In no uncertain terms, Mr. Gaviria has warned these democratically oriented opposition groups confronting the government of President Hugo Chavez, to abide by constitutionally sound methods and measures, in a struggle to achieve the changes we are demanding, thus misrepresenting the very essence of that struggle. Its objective is, precisely, to find a constitutionally valid mechanism or alternative, for returning to the path of peace, democracy and the rule of law, lost in the hands of Hugo Chavez, a President democratically elected and turned autocrat well on his way to imposing a totalitarian project rejected by a society bred in representative democracy, pluralism, human rights, and all the benefits that such a system guarantees.
The democratically oriented Venezuelan opposition is also acutely concerned about the negative image that has taken root in the international opinion. According to that trend, any opposition movement, regardless of the soundness of the reasons for the actions undertaken and the legitimate means and instruments being used, is being labeled as actions of coupsters and plotters. Such a self-defeating notion makes more difficult the task of retuning the country to a truly democratic form of government far it gives the inherent autocracy of Mr. Hugo Chavez.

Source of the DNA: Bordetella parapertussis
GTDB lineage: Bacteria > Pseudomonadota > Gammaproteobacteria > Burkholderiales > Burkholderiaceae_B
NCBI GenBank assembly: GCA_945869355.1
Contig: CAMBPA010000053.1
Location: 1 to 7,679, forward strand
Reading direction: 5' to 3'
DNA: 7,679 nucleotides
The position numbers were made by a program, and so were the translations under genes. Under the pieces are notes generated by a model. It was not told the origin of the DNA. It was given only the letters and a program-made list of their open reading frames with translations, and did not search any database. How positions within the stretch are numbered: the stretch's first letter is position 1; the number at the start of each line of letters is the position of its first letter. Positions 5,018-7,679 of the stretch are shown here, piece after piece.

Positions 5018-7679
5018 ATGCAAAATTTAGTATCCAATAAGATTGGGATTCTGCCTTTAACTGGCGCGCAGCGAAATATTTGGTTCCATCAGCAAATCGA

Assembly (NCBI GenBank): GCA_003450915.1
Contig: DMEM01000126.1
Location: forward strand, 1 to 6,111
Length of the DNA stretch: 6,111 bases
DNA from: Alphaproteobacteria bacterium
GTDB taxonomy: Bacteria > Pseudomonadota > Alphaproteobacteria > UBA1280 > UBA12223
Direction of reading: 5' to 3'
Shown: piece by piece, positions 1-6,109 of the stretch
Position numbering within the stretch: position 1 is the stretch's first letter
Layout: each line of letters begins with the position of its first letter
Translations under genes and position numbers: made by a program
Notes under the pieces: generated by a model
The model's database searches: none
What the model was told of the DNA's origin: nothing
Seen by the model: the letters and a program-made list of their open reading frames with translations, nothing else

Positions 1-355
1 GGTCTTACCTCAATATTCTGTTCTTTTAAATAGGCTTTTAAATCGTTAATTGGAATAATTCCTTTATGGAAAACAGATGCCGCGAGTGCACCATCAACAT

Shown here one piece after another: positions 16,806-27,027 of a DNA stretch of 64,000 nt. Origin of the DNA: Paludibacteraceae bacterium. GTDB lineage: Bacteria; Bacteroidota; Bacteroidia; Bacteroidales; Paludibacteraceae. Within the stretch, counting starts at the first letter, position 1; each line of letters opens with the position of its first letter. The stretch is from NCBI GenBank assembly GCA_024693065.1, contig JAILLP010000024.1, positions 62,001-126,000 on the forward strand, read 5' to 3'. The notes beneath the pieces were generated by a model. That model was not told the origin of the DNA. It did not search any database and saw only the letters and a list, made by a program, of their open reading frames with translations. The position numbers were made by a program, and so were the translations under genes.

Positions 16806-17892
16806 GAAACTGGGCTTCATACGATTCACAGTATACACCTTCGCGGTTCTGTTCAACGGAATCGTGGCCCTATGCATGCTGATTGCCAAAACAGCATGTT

In view of his many blunders and outright abuses, well known by the international community, as a sweetener for the US in the face of uncertainties of fundamental oil supplies due to the mounting crisis with Iraq and most probably with other Arab countries, Mr. Chavez is supposed to have guaranteed President Bush, reliable oil shipments to the United States for the next twenty years. Should that be the only concern of the United States government concerning the instability of the region, and the current conflicts within our borders, that concern is being used, by the ever present and active enemies of the American dream, against the very principles which define, worldwide, the democratic essence of the American nation as opposed to pure and simple business interests and greed. But please be advised that, Venezuela, whoever may be acting as its president, cannot and will not of its own accord, suspend shipments to its most reliable and traditional customer, the United States. Venezuela’s development and well being have depended and will depend in the future, precisely, in the continued sale of petroleum to the US. Furthermore, CITGO, perhaps one of the biggest and most profitable retailers of gasoline and lubricants in the United States, belongs one hundred percent to the state owned Petroleos de Venezuela, and CITGO depends very heavily on oil imports from Venezuela. As you can very well understand, Mr. Hyde, Chavez guarantee has no specific weight. It is only a decoy, and a very obvious one at that!
Once again, all of us, firmly engaged in opposing the autocratic government of Hugo Chavez, appreciate deeply and very sincerely, your letter to President George W. Bush and, your accurate and precise perceptions reflected in the text. And…should you investigate further into the matter of this regime and its ties with forces attached to the extreme and very radical leftist movements within our borders and abroad, you’ll find the connection with Castro’s revolution and his most dedicated and desperate efforts to consolidate it in the subcontinent as a whole before his death.